Colorado train trips: The best routes for scenery, families or a day trip

Time travel may not be a thing. But taking a trip on one of Colorado’s legendary railways gets you pretty darn close. Train tracks wind up mountainsides, showing off the same views that inspired Katharine Lee Bates to pen “America the Beautiful” at the turn of the 20th century. They connect storied mining towns in the Rocky Mountains and, for drama’s sake, trace the ledge of Toltec Gorge just south of the Colorado border amid a remarkable landscape that has drawn Hollywood filmmakers for decades.

Steam ahead for four of Colorado’s iconic train trips that are the perfect speed for summer.

Best day trip: Georgetown Loop Railroad

With Victorian architecture and an occasional train whistle setting the soundtrack, Georgetown is a small town that’s big on charm. But did you know that in the 1800s, this mountain town 45 minutes west of Denver was known as the “Silver Queen of Colorado” and was the third-largest city in the state? Today the Georgetown Loop connects two of the state’s famous mining towns, Georgetown and Silver Plume, and you can take in the sights during a round-trip narrow-gauge, steam-powered train ride.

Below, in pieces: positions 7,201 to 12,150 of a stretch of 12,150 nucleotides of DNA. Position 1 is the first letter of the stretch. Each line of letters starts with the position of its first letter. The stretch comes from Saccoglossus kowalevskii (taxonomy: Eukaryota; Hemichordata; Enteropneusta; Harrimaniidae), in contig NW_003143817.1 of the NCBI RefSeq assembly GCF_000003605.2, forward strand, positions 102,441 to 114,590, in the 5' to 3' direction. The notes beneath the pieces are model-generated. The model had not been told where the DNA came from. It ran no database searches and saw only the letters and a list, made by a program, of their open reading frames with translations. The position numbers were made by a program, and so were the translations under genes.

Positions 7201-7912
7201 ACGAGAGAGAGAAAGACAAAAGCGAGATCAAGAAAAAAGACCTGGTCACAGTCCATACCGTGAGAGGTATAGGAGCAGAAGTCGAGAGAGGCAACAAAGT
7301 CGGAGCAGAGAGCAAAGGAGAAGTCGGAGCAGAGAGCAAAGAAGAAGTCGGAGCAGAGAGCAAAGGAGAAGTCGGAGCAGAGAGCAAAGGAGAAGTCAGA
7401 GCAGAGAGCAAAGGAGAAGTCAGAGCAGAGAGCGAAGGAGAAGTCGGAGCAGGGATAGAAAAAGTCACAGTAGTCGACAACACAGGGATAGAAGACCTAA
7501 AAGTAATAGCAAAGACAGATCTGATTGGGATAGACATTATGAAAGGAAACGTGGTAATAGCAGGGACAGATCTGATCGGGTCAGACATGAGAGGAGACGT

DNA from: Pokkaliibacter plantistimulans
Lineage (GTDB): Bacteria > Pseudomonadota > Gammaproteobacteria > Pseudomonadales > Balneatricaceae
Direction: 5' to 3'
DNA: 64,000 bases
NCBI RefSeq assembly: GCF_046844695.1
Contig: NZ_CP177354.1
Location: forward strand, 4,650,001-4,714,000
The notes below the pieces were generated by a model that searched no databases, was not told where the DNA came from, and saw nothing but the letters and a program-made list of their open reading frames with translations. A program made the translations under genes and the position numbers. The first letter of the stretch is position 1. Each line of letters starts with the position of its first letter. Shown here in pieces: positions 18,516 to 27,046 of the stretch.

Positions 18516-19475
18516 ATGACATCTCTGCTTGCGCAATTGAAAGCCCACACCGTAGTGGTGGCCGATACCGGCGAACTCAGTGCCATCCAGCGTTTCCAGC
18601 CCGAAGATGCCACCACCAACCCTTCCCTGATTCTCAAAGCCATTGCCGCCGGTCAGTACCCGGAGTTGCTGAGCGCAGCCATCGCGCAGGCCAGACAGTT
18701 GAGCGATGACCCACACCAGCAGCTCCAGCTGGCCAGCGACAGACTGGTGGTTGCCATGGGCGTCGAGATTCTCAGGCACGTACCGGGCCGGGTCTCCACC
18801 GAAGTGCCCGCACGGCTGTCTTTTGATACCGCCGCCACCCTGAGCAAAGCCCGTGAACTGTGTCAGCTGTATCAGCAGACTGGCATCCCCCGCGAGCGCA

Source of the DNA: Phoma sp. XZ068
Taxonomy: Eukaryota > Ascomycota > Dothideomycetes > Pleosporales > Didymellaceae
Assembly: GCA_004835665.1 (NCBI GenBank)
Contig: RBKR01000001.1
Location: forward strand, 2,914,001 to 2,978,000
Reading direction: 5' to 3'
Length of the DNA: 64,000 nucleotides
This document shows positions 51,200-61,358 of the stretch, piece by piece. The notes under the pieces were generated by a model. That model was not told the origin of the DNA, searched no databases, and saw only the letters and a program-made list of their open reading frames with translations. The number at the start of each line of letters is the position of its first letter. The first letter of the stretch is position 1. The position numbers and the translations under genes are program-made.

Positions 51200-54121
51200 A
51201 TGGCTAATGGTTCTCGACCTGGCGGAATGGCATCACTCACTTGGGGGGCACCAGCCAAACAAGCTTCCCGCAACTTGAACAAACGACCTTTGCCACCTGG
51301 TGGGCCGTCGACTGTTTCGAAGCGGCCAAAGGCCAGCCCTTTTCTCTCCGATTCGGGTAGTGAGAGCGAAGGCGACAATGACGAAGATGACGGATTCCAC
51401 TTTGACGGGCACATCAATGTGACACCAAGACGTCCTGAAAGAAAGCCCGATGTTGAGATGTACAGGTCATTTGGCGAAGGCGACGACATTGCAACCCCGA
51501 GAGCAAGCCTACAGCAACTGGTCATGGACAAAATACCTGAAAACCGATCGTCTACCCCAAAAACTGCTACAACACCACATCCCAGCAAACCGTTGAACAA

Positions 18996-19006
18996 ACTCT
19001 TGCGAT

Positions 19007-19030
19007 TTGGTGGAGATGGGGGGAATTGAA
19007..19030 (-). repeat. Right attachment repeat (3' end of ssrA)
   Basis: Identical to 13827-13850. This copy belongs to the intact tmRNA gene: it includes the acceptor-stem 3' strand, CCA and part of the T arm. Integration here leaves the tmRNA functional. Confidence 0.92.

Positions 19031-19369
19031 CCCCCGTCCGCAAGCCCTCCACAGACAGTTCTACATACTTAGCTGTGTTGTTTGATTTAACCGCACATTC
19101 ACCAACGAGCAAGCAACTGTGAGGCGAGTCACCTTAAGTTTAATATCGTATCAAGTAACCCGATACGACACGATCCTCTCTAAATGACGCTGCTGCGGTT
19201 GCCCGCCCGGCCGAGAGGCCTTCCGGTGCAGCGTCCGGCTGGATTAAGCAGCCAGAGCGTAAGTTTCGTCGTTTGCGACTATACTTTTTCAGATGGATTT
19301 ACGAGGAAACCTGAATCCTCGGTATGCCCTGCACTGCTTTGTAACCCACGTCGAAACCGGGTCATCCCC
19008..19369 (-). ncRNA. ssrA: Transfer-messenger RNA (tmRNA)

“Those who haven’t seen a steam engine operate will be amazed at how impressive these locomotives are, using 19th-century technology to pull a heavy train up a steep mountain,” says Mark Graybill, president and general manager of the Georgetown Loop. “Unlike today’s locomotives, each engine almost seems human, with its own personality.” It’s almost as if you can hear them breathe, taking heavy sighs after they’ve been working hard, he says.

Round out your trip by adding on a mine tour and gold panning, and pop in for a cocktail at The Bread Bar in Silver Plume which is housed in an 1800s-era bakery and names its cocktails after local mining legends.

  • Duration: About 75 minutes
  • Cost: Tickets start at $24.95 for children ages 3-15 and $30.95 for everyone else. Children age 2 or younger ride for free.
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Best scenery: The Broadmoor Manitou and Pikes Peak Cog Railway

In the late 1800s, tourists wanting to see the views from the top of Pikes Peak made the journey on mules. But Zalmon Simmons (the founder of what became the Simmons Beautyrest Mattress Co.) had the idea to engineer a more comfortable ride up the 14,115-foot mountain. In 1889 construction of the Pikes Peak Cog Railway began. One of the early Pikes Peak passengers was Katharine Lee Bates, who would conclude that “all the wonder of America seemed displayed there,” leading her to write “America the Beautiful.”

The cog railway recently shut down for three years so workers could rebuild and modernize the 9 miles of track that gain 7,795 feet in elevation. In 2021 the railway reopened, coinciding with its 130th year. Aboard shiny red train cars engineered in Switzerland, riders embark on a journey from the Manitou depot to the top of Pikes Peak, where they can get out and enjoy those awe-inspiring summit views as well as the new Summit House.